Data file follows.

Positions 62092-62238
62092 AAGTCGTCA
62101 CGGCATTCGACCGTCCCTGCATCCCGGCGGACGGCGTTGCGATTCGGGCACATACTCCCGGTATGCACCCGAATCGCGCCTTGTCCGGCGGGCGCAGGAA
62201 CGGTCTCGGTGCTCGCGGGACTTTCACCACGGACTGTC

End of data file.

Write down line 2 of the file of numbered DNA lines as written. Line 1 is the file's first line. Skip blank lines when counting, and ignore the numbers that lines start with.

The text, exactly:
62092 AAGTCGTCA